To be worth it for you, it would depend on your business-if you do a lot of troubleshooting for Commercial, Etc. And as another reply said it would be useless, unless you learn how to read them. I would highly recommend some hands on training & Fluke has seminars all over the country for a small fee and some free. I went to level 1 training for a week at Snell Infrared & it was very interesting & I learned alot to get started in the field-yet it took time in the field to "get to read it correctly " for troubleshooting, etc. You can get false readings from relections.
There is alot to it & not just taking a picture.........Hope this helps, Mike
 

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I own stock in FotoMat!
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Try going here to see what TI is all about.
 

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Sean
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The prices have also dropped dramatically for these units.
True, now a decent unit with a good resolution is around $7 - 8 thousand which includes a 1 week class, because as GregDi so aptly pointed out, if you can't read it, the image is worthless.

I will second Mike's thoughts & also highly recommend Snell - great group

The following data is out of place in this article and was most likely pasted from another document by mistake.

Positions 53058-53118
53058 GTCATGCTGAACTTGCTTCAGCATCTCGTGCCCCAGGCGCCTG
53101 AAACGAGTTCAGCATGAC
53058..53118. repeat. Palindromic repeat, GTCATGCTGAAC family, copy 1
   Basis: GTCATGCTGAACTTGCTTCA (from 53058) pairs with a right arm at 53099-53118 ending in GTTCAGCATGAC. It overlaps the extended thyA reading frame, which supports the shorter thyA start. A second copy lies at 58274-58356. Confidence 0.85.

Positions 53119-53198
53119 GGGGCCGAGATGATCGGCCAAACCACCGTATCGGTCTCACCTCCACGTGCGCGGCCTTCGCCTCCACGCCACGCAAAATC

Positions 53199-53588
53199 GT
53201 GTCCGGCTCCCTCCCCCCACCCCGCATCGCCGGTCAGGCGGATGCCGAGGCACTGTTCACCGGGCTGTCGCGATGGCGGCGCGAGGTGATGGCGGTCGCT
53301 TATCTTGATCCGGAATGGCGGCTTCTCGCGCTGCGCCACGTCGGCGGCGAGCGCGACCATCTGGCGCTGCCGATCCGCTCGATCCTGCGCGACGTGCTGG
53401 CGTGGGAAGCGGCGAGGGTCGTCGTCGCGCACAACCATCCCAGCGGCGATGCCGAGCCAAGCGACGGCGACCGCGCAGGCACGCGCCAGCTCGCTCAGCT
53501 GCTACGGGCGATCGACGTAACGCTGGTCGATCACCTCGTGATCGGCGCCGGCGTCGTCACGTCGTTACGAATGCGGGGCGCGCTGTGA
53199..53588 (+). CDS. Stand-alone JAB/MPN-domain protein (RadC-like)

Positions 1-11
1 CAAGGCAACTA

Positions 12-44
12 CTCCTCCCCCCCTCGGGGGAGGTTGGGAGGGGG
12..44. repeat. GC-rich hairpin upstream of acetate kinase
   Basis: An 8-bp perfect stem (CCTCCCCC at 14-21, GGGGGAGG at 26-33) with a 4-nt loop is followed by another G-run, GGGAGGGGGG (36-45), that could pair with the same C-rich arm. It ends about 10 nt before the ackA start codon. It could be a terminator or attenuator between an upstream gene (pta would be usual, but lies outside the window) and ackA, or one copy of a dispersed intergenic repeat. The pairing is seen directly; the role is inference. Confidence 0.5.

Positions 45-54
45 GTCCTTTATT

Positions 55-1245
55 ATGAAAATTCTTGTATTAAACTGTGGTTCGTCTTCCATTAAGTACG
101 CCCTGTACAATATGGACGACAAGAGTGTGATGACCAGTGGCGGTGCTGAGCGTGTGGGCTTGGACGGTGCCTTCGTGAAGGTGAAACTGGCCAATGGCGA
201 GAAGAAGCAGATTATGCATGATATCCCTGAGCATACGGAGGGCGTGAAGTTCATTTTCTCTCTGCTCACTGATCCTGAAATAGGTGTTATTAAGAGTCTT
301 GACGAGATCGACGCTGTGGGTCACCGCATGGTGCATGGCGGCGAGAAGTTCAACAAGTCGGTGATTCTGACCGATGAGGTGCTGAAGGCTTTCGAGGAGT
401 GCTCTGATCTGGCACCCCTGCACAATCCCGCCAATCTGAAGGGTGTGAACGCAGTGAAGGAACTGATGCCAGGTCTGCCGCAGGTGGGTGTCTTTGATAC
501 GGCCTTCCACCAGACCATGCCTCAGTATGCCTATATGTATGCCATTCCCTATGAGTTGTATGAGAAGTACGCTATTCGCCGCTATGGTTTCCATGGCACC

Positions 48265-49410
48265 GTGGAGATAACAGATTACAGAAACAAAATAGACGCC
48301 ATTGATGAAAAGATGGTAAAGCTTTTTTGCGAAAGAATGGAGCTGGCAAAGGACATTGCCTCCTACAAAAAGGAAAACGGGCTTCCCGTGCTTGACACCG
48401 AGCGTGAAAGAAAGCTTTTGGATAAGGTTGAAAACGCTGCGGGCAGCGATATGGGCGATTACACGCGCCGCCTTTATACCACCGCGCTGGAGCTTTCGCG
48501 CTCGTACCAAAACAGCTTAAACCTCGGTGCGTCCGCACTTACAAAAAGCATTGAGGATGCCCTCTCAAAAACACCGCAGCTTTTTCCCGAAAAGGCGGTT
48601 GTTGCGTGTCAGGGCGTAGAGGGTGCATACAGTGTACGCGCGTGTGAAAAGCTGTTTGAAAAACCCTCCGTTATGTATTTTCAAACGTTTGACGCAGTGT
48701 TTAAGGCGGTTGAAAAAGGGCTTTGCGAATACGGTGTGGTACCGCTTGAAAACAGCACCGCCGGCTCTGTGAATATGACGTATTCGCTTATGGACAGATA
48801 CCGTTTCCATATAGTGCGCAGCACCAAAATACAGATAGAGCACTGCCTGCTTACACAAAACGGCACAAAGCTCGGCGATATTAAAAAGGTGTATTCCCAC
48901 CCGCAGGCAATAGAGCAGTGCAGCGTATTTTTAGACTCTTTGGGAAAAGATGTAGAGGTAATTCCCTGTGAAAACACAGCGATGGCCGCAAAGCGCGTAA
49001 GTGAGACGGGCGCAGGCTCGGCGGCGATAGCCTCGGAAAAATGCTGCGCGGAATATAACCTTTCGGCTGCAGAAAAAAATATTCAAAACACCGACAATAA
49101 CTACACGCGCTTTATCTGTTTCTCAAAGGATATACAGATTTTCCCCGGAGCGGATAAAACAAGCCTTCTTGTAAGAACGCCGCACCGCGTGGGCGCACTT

Fluke Ti32 - first picture shows there PIP / Fusion option with an electrical issue almost perfectly focused, second one is from a great guy in Maine of Stephen King's house.
 

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I have used the thermal camera for electrical inspections and I have a suggestion if you are considering purchasing the thermal camera.

In financial terms you may like to calculate the Payback Period, and if you are running a business the Net Present Value for the investment. These are two measurements which will show you the viability of investing.

The demand for the camera images is also another aspect to consider.

Hope this helps
 

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I've had one for about 3 years now. A Fluke TiR. Back then I primarily bought it for inspection purposes, residential and commercial. I still use it for inspections, but I also use it for determining electrical problems and moisture problems on remodels.

The most important thing, don't just buy it and think you know what's going on. You HAVE to get some training on the thing. I learned not all training is created equal. Many of the high dollar courses are geared towards industrial applications. All I needed was something geared for residential or small commercial applications.

A month after my training I landed a job big enough to pay 80% of the camera and training off. I'll have to admit I haven't really marketed the camera service like probably need to.

In the home inspection industry, realtors usually HATE an inspector that uses the camera. It can discover some defects that they don't want to be found.